Aung San Suu Kyi, Burma’s de facto head of state whose nonviolent struggles for democracy and human rights in Burma won her the Nobel Peace Prize in 1991, continues to be complicit in these mass atrocities. After remaining silent for weeks, she delivered a speech yesterday refusing to criticize the gross human rights abuses being committed by the military. She even questioned why the Rohingya were fleeing to Bangladesh. According to Azeem Ibrahim, author of The Rohingya: Inside Myanmar’s Hidden Genocide, “she either does not know or is simply trying to deceive.” The former human rights hero has sacrificed human rights principles for politics.
Aung San Suu Kyi is not the first to inspire hope only to later become a perpetrator of atrocities. The Sudan People’s Liberation Movement, long championed for its role in achieving independence for South Sudan, has committed mass killings during the current conflict. Syrian rebels who still receive foreign assistance from the United States in their struggle for freedom against the regime of Bashar al-Assad have tortured and executed civilians while maintaining close ties with terrorists. Human rights advocates have consistently overlooked the warning signs associated with these individuals. Burma is a prime example of this phenomenon; for years, Aung San Suu Kyi has consistently ignored the “slow genocide” being committed against the Rohingya.
It is easy to rally behind an individual, particularly when he or she represents such a drastic improvement relative to the status quo. Indeed, human rights advocates, who work tirelessly for each small gain, may be even more willing to highlight the courage and ideals of people like Aung San Suu Kyi, depicting them as heroes with the conviction necessary to singlehandedly overcome the flaws of political and cultural structures.
Yet what these examples demonstrate is the error in doing so. If there is any lesson to be learned from Aung San Suu Kyi and her unwillingness to speak out on behalf of the Rohingya, it is that even a Nobel Peace Prize winner is deeply imperfect. Indeed, the root of the problem in Burma does not lie with its de facto leader, but with its exclusionary, authoritarian political system, forged by decades of military rule and Buddhist extremism. While it can be tempting to gravitate towards individual leaders, we must acknowledge that all individuals are products of their environments.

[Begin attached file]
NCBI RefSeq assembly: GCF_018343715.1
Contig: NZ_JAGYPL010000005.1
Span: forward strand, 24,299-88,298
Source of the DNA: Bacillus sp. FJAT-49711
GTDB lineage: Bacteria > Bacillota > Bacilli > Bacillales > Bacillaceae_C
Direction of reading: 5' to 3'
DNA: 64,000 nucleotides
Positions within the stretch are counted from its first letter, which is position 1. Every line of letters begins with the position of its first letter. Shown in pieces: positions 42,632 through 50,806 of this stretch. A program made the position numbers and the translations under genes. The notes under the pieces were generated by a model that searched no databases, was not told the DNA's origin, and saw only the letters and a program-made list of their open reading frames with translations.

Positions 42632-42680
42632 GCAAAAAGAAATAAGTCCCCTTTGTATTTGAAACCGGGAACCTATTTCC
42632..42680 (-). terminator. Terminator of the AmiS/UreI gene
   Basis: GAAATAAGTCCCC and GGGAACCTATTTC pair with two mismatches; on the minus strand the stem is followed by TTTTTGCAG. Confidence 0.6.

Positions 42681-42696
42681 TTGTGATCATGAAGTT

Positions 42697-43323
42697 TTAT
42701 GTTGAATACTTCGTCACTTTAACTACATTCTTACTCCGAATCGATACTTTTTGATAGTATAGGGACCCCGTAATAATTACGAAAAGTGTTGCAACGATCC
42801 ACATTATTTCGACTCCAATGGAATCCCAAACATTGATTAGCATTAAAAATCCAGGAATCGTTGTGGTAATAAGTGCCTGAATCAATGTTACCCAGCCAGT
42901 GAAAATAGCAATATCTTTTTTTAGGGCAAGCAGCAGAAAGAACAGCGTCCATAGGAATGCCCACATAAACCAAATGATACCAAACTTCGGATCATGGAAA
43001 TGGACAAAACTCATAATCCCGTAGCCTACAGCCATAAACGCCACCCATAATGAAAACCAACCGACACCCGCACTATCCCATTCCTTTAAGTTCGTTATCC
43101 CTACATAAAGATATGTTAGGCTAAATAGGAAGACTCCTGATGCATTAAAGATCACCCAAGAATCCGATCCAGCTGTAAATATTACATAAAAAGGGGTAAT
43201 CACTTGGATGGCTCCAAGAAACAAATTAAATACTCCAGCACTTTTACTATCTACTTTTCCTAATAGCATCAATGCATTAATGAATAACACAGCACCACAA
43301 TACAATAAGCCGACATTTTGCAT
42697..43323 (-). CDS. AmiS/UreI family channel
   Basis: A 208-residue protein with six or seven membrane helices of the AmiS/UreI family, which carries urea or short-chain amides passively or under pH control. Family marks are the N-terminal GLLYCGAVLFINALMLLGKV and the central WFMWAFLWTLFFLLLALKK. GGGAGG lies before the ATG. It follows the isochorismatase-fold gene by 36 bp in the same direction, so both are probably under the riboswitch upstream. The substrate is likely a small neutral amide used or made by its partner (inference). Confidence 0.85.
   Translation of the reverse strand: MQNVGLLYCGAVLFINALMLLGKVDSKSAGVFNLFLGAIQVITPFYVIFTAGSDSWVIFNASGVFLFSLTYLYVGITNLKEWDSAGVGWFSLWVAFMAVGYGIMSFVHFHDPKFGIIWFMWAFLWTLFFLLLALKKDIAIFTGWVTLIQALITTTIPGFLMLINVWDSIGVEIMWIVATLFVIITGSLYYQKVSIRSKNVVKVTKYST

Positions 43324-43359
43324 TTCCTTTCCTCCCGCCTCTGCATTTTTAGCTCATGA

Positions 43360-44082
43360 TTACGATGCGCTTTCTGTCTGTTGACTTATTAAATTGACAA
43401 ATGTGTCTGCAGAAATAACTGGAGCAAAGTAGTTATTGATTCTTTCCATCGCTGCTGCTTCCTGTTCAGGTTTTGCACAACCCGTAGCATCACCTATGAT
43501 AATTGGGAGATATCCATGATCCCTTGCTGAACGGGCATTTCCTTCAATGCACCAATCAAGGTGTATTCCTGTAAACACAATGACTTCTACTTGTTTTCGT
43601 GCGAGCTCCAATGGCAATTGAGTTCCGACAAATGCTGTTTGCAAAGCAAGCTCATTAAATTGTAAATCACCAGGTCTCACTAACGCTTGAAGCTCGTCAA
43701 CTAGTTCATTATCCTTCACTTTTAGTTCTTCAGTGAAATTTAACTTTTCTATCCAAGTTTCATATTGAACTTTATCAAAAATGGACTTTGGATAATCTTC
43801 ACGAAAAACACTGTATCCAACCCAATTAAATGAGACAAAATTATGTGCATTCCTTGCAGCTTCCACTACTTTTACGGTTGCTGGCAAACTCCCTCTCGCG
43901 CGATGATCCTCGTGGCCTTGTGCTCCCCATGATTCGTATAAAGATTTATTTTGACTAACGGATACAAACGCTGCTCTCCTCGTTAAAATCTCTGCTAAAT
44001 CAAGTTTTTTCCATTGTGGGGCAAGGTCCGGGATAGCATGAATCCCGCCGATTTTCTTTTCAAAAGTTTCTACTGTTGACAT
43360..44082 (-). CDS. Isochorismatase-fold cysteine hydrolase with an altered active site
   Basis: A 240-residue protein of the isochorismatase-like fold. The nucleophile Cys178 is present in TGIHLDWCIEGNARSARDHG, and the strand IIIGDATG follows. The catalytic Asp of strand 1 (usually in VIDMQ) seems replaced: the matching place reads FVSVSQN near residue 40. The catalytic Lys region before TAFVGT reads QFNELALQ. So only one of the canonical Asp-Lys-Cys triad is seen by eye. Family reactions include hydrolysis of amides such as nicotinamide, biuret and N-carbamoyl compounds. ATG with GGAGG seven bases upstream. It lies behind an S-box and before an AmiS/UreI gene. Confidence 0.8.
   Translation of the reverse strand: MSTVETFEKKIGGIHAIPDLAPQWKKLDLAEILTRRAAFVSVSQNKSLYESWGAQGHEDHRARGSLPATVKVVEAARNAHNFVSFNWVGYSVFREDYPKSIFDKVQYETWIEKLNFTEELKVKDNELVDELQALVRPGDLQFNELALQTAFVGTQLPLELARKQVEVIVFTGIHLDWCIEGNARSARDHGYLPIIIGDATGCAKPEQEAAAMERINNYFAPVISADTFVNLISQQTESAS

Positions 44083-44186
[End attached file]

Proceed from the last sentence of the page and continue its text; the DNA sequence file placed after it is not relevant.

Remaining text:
While Aung San Suu Kyi could and should be a vocal ally for the Rohingya, she may not be the most fruitful or effective target. For this reason, it is necessary for us to reach for solutions beyond individuals – to push for international aid, donate directly to relief efforts, campaign for citizenship and full rights for the Rohingya, and pressure our governments to take both national and UN-level action for the protection of persecuted individuals.
I do not intend to be disheartening on this International Day of Peace. Indeed, I fervently believe that peace can be achieved, but by slowly progressing towards a better society rather than placing our faith in heroes. This is no easy task. It requires us to follow the news and understand the complex factors fueling violence around the world. It requires us to call our elected officials and implore them to formulate policies intended to end mass atrocities. It requires us to make financial sacrifices to humanitarian and peacebuilding organizations. Perhaps most importantly, it requires us to respect our fellow human beings. In the words of United Nations Secretary-General António Guterres, it requires us to “resist cynical efforts to divide communities,” but instead to “stand up against bigotry and for human rights.”
Justin Cole is the Policy Coordinator for STAND: The Student-Led Movement to End Mass Atrocities, and a senior at the University of North Carolina at Chapel Hill where he is currently earning his degree in economics and peace, war, and defense.